In Syria history is repeating itself, and some non-U.S. allies are very aware of it. The New York Times reports:

“[Russia’s Foreign Minister] said that foreign governments [the U.S., Turkey, etc.] were arming ‘militants and extremists’ in Syria.”

The Foreign minister also gave an accurate description of U.S. foreign policy towards Iran:

“Mr. Lavrov offered a similarly grave message about the possibility of a military strike against Iran, which he said would be a “catastrophe.” He said sanctions now being proposed against Tehran were “intended to have a smothering effect on the Iranian economy and the Iranian population, probably in the hopes of provoking discontent.” (January 19, 2012).

Most ominously, the Russian Foreign Minister said that U.S. foreign policy in Syria and Iran could lead to a “very big war,” i.e., a war that becomes regional or even international in scope, as other powers intervene to uphold their interests in the region.

Russia has offered a way to avoid war in Syria and is pursuing it through the UN Security Council; it is the same path being pursued by the pro-U.S. government in Yemen: maintaining the current government in power until elections are called. Unfortunately, Yemen is an ally of the U.S. and Syria is not — the U.S. and its allies are blocking the same approach in Syria in order to pursue war.

The Syrian government opposition bloc inside of Syria, the National Coordination Committee, opposes foreign military intervention. A leader of the NCC is Hassan Abdul Azim, who wisely states;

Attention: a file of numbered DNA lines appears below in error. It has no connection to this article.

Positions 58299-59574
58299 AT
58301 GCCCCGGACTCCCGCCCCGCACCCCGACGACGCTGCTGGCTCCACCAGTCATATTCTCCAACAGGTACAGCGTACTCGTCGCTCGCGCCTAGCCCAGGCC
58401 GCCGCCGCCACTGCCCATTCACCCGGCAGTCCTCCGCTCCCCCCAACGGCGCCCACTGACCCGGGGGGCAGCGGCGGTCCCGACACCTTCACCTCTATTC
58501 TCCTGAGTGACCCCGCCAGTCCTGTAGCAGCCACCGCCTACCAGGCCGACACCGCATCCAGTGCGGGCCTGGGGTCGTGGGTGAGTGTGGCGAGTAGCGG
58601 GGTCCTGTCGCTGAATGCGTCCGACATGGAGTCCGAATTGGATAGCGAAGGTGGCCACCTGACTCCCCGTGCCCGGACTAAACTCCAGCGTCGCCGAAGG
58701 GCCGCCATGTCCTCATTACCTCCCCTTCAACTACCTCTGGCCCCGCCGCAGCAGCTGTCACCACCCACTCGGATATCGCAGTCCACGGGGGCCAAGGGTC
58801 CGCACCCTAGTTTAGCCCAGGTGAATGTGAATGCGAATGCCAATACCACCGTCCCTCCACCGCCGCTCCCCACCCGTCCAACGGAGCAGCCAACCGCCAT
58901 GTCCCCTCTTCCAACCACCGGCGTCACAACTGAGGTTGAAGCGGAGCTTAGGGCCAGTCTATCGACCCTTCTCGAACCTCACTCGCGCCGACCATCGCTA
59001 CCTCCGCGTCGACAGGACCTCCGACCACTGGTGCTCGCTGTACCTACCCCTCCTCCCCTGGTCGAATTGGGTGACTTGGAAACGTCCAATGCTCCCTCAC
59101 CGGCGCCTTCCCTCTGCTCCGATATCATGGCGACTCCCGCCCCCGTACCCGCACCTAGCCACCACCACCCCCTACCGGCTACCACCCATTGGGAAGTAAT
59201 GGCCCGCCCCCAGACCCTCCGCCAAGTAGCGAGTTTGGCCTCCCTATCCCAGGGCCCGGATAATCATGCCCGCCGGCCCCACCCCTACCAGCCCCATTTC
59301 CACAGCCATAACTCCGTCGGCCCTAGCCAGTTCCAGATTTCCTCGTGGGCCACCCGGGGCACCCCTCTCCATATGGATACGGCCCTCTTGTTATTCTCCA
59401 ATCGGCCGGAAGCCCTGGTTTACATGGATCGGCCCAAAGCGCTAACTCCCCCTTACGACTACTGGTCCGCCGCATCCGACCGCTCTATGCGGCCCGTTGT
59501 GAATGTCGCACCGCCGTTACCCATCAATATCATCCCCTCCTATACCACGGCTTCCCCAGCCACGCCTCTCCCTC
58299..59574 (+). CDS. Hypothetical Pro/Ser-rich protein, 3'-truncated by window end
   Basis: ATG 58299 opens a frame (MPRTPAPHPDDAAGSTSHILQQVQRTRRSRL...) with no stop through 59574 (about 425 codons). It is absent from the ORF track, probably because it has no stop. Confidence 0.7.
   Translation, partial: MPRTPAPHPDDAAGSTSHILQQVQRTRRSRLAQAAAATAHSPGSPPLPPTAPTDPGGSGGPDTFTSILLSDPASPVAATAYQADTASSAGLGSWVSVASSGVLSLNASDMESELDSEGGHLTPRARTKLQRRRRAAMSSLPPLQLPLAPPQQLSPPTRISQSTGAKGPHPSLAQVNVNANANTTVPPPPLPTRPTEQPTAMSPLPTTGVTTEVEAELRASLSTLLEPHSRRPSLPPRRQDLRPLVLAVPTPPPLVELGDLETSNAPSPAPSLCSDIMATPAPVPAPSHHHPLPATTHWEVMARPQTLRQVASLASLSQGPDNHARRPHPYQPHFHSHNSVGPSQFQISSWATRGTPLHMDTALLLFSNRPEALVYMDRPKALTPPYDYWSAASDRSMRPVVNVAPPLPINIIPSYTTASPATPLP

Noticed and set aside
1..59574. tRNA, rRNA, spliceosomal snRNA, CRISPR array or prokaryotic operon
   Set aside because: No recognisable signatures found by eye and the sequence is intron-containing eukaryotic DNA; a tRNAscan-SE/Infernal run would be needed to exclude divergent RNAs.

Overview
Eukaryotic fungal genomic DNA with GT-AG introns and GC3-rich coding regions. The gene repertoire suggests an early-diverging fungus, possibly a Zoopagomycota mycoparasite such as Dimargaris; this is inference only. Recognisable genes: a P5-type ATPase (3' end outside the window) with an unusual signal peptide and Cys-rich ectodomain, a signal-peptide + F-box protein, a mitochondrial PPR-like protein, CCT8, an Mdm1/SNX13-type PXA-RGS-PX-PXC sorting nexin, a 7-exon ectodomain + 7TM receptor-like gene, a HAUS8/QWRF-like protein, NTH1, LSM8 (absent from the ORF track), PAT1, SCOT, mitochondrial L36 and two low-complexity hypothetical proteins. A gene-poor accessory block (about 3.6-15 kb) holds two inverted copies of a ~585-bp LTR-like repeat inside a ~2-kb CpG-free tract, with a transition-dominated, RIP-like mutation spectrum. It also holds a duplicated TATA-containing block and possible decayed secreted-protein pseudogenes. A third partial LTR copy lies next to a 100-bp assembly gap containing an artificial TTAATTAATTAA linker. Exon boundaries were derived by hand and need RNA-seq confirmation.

“We refuse on principle any type of military foreign intervention because it threatens the freedom of our country,” (January 19, 2012).

This is very likely the prevailing opinion inside of Syria, since the threat of no fly zones will result in the same mass bombings experienced by the citizens of Tripoli in Libya. The fake Syrian opposition outside of the country, The Syrian National Council, is yet another U.S. puppet — now allied with the Free Syrian Army — begging for a military invasion of Syria in order to “liberate” it. Of course the western media tells only the perspective of the pro-U.S. Syrian National Council.

The U.S. has proven on multiple occasions that military solutions solve nothing, having torn asunder the social fabric of Afghanistan, Iraq, and now Libya. The working people of Syria and Iran do not desire “help” from the U.S. government and its allies to prevent bloodshed. The working people of these countries could liberate themselves from their authoritarian governments, as did the Tunisians and Egyptians, which is precisely the point: the U.S. is intervening militarily to re-gain control over a region that slipped out of its hands during the Arab Spring. This military approach serves to push the working people of the targeted country into the hands of their government while creating a humanitarian catastrophe for the invaded nation. The working people of the United States have no interest in aggressive war and have a responsibility to learn about U.S. government propaganda so that they can demand its end in the streets.

Shamus Cooke is a social worker, trade unionist, and writer for Workers Action (www.workerscompass.org  )

http://www.nytimes.com/2011/10/13/world/middleeast/syrians-rally-in-support-of-assad.htmlhttp://www.thedohadebates.com/news/item/index.asp?n=14312http://www.foreignpolicy.com/articles/2011/12/08/syria_free_army_rebels?page=0,3http://humanrightsinvestigations.org/tag/nato-bombing/ http://www.smh.com.au/world/russia-warns-west-it-risks-war-over-syria-iran-20120119-1q8ei.html http://www.nytimes.com/2012/01/19/world/europe/russia-warns-against-support-for-arab-uprisings.html?_r=3&ref=world http://rt.com/news/syria-protests-russia-dialogue-149/

http://theuglytruth.wordpress.com/2012/01/26/the-truth-behind-the-coming-regime-change-in-syria/

 
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Posted by on January 26, 2012 in Uncategorized

 

NATO vs. Syria

By Philip Giraldi

January 18, 2012 “